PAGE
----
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Career Advice

Job Search Blues, How to Beat Them

Over the course of our time at TheEmployable we have come to a startling (indeed perhaps even groundbreaking) conclusion – being unemployed is depressing.SAD

No we are not kidding…our ‘research’ has shown that not having a job and facing rejection, after rejection, after rejection, after rejection, after rejection can actually have a negative impact on your mood.

What are the job search blues?

Medically speaking the ‘Job Search Blues’ are distinguishable as one, or all of the following symptoms which are presented by the patient and accompanied by lack of gainful employment. The most common symptoms of the condition are,

  • Confusion
  • Frustration
  • General feelings of mournful despair
  • Headache, from metaphorically banging your head against a brick wall
  • Dramatic drop in self esteem
  • Constant reevaluation of life goals
  • False sense of being the only unemployed person in the world

 

You get the drift.

Unfortunately though, having the job search blues is no laughing matter. Indeed if left unchecked it can begin to have a real, negative effect on many aspects of your life, including your ability to effectively seek employment.

The danger is that you will fall into a vicious cycle of applications and rejections, so to counter this we have put together our top 5 tips on how to reboot your job search and shift those job search blues.

 

volunteeringVolunteer

At the risk of sounding like a broken record, volunteering can have a very positive influence on your job prospects.

Not only can it help you to develop extra transferable skills but it can present the image of a proactive job seeker, who is engaged in their pursuit of work, identifies the benefits of giving their time and efforts in service of others.

But much more than this, volunteering can help lay waste to your job search blues by providing a more structured routine, instilling a sense of purpose and preventing your from getting stuck in a ‘rut’.  “But I don’t have time to volunteer, I need to search for a job” I hear you say. In the vast majority of cases this is arrant nonsense since you would probably have more than enough time to do both if you took a more structured approach to your job search.  Volunteering can create a drain on your time which requires you to be more efficient with your job search and as a result can lead to a higher chance of success.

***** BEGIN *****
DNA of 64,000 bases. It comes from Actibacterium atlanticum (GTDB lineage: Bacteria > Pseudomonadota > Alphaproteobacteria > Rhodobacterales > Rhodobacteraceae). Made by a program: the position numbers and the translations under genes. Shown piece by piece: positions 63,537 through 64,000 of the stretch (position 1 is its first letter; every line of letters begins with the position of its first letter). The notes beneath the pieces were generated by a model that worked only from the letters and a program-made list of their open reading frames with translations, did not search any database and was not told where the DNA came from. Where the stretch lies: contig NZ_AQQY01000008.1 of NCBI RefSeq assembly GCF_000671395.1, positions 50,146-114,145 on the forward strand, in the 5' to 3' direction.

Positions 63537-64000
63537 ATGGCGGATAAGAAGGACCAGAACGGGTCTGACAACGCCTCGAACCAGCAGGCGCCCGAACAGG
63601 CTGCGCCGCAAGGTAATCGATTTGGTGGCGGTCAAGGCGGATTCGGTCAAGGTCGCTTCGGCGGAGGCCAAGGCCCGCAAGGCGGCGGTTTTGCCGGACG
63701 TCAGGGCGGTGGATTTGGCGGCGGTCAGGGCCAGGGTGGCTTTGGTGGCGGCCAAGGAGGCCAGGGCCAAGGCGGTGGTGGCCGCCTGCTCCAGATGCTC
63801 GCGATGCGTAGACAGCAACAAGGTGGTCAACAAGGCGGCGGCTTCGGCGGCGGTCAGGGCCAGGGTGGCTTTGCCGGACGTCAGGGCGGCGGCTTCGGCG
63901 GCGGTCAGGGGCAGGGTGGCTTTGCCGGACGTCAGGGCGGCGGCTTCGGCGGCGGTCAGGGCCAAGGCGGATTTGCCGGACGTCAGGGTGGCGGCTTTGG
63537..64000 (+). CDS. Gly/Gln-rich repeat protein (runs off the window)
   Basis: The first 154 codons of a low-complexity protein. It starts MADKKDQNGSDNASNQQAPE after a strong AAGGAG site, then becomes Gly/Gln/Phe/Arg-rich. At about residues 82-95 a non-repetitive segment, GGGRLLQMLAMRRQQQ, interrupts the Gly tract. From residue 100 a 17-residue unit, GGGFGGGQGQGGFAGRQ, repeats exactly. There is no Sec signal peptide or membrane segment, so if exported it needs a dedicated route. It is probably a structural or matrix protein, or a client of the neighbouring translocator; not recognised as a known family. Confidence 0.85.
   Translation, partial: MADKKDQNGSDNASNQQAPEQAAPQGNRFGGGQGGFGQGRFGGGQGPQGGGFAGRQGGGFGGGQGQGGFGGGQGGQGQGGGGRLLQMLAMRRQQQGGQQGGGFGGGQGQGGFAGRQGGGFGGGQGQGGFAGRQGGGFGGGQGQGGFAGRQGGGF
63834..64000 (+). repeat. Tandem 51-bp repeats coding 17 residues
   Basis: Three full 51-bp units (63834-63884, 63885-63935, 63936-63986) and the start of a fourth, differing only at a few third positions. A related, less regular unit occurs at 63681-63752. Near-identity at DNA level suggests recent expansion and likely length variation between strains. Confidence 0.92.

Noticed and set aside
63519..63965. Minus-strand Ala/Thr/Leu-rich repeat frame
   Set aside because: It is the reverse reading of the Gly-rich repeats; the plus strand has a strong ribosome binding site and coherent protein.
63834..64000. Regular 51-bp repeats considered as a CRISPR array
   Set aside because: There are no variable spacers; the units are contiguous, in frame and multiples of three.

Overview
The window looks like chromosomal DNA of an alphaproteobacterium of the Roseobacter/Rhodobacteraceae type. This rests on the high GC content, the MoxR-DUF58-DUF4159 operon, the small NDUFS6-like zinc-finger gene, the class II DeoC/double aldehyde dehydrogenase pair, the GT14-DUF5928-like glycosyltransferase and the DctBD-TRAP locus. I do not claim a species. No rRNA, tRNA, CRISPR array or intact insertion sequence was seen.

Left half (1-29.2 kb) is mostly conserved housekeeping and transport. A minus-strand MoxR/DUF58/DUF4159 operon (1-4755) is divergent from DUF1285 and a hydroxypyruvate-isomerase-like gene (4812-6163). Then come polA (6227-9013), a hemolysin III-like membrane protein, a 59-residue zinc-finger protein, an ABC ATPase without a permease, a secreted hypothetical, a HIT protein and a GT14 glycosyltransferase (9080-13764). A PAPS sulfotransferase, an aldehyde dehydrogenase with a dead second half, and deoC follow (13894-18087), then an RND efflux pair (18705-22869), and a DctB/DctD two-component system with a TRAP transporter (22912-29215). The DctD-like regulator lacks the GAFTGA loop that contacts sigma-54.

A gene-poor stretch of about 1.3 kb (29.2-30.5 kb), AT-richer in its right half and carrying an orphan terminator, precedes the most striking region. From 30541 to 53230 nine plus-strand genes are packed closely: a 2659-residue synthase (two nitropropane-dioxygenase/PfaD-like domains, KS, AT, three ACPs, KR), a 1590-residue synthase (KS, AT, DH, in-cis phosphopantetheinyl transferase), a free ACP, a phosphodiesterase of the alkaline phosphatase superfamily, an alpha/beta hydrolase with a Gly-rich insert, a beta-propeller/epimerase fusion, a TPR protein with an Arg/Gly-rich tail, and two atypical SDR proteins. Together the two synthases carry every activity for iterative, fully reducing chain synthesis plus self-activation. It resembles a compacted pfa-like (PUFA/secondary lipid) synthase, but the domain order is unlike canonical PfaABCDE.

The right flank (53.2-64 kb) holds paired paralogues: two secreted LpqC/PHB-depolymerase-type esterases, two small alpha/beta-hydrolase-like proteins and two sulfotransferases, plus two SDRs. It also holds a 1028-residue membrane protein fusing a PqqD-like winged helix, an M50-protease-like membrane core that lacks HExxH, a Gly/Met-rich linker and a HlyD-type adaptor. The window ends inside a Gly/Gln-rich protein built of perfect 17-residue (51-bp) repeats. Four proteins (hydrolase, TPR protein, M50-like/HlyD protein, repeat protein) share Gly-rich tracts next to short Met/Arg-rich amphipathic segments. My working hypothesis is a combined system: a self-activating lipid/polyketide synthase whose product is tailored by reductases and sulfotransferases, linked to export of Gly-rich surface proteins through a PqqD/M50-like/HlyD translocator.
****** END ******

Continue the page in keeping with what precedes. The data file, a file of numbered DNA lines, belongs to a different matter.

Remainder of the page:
Take a break

Whilst this advice might seem somewhat counter intuitive, the benefits which can come from giving yourself a planned break from job seeking can vastly outweigh the time which you have lost.

This can be a particularly important step if you have been spending the majority of your waking hours working attending to your job search day, after day. In this situation job searching can feel much like a full time job in itself, except you do not take a break as you would every 4-5 days in employment but rather continue a marathon of applications, cvs, interview preparation and job boards. Couple this with the fact that the majority of people conduct their job search from their own home and this becomes a recipe for disaster.

Taking a break for a few days can really help your outlook on the situation and allow you to approach the task of finding a job with a renewed vigour and energy when your break is over.  If you are spending much of your time at home you should be sure to avail of this opportunity to get a change of scenery, do something that you love to do and for a few days forget that you are a ‘job seeker’.